Introduction: A fundamental treatment decision in the management of patients with atrial fibrillation (AF) is whether to adopt a rate or rhythm control strategy. Randomised, controlled trials broadly suggest that mortality is unaffected by this decision. However, there are groups of patients who may benefit from rhythm control for symptom relief, heart failure management or to reduce hospitalisations. We sought to describe the use of anti-arrhythmic drugs (AADs) and atrial ablation over the past 20 years in England as a surrogate for the rhythm control approach.
Methods: We conducted a retrospective study using data from the Prescription Cost Analysis system, which holds information on every prescription dispensed in the community in England. We obtained data from 1998 to 2019 for all Class Ia, Ic and III AADs. In addition, we used data from the Quality and Outcomes Framework and The National Institute for Cardiovascular Outcomes Research to describe annually the number of patients with AF and total number of ablations, respectively.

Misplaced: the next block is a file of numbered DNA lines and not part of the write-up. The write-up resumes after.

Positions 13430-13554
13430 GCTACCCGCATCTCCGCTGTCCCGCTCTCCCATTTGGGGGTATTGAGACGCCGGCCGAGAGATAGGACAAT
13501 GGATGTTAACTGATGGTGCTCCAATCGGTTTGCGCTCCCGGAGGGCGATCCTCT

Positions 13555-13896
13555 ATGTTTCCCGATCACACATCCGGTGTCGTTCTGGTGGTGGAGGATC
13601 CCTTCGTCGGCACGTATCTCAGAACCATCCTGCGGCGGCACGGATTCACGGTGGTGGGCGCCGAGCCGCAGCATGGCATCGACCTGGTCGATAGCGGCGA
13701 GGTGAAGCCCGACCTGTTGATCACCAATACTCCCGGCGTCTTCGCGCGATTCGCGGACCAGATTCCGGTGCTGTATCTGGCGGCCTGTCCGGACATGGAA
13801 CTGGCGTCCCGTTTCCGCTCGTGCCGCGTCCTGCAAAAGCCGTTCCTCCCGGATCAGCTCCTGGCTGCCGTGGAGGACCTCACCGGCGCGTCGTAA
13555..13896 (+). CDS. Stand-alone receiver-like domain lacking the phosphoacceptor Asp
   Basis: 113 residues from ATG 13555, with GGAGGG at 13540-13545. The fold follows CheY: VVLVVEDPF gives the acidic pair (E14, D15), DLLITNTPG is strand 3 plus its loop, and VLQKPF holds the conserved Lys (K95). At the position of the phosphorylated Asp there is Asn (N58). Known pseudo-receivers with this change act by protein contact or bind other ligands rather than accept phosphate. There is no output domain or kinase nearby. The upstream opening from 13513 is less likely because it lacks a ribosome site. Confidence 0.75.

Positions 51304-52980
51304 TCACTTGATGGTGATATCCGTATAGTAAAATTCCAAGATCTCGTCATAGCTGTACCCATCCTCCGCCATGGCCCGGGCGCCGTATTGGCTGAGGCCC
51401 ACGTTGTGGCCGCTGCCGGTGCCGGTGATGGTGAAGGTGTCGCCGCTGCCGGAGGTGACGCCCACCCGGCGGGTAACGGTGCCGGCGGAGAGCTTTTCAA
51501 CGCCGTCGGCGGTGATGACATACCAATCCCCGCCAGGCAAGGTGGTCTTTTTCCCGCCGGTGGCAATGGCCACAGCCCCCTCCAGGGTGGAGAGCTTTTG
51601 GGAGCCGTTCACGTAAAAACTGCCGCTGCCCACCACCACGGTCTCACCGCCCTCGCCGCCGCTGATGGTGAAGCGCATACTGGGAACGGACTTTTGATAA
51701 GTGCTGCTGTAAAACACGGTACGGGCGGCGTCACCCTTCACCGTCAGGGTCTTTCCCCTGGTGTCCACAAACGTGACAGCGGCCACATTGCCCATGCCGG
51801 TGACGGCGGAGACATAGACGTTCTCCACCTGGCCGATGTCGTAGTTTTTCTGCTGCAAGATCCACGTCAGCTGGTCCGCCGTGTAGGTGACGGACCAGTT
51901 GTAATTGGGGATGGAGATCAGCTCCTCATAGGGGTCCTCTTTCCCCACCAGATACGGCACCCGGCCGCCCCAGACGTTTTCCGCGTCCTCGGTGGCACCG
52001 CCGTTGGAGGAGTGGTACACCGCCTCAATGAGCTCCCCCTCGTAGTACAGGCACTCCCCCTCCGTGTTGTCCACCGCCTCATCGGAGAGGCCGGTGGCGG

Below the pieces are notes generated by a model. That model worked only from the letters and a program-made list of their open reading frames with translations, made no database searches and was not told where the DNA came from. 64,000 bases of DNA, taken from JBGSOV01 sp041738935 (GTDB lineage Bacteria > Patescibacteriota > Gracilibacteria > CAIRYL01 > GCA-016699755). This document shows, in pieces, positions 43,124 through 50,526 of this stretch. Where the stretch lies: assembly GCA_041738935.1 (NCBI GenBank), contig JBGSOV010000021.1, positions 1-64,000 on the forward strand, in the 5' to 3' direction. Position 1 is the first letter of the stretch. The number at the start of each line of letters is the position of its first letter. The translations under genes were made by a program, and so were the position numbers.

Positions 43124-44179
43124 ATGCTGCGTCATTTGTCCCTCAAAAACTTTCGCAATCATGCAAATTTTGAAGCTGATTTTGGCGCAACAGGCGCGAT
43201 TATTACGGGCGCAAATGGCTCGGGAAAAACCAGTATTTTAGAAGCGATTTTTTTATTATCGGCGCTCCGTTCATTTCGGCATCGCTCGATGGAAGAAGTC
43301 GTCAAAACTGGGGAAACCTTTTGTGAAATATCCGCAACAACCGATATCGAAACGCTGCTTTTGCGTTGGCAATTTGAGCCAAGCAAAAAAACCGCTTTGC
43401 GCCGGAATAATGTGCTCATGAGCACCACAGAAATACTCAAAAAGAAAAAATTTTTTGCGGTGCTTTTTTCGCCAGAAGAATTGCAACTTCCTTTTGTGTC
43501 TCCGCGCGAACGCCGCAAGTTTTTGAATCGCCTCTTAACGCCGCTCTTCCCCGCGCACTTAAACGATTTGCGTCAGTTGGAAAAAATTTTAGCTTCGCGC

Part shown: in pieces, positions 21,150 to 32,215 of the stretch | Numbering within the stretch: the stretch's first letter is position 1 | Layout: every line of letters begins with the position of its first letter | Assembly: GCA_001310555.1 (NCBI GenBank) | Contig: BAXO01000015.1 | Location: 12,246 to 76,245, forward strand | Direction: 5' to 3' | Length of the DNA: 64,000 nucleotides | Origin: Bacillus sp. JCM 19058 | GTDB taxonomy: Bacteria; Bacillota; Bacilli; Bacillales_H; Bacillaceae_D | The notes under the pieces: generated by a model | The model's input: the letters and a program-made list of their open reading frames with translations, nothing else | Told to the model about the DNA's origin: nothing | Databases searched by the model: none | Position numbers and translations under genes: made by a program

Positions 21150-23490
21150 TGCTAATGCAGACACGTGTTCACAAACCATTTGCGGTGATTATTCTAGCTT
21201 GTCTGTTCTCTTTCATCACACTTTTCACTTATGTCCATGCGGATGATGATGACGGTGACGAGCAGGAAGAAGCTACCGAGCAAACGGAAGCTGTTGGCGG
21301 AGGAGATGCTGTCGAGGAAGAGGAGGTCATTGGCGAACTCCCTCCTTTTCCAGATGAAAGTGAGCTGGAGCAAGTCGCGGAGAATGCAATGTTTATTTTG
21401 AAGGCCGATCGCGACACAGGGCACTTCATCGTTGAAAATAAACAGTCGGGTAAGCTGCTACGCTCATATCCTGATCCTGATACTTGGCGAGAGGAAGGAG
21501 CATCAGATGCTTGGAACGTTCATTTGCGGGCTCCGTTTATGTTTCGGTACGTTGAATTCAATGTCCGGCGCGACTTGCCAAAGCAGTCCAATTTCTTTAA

Results: The number of prescriptions for AADs is displayed in Figure 1 and demonstrates an initial increase in prescriptions for all AADs from 1998 to 2002 but an overall decline from 2002 to 2019. The exception to this is that flecainide prescriptions increased linearly throughout this period. There has been a linear increase in the number of patients with atrial fibrillation from 692,054 in 2007 to 1,174,959 in 2019. The total number of atrial ablations has increased from 2,726 in 2008, to 9,450 in 2019.
Conclusions: There has been an overall reduction in AAD prescriptions since 2002 despite an increase in the number of patients with AF. This suggests a shift in practice from rhythm to rate control. The increased use of flecainde and atrial ablation suggests that these are the strategies employed for those patients selected for rhythm control. The total number of ablations is still very low and around half that performed in other European countries.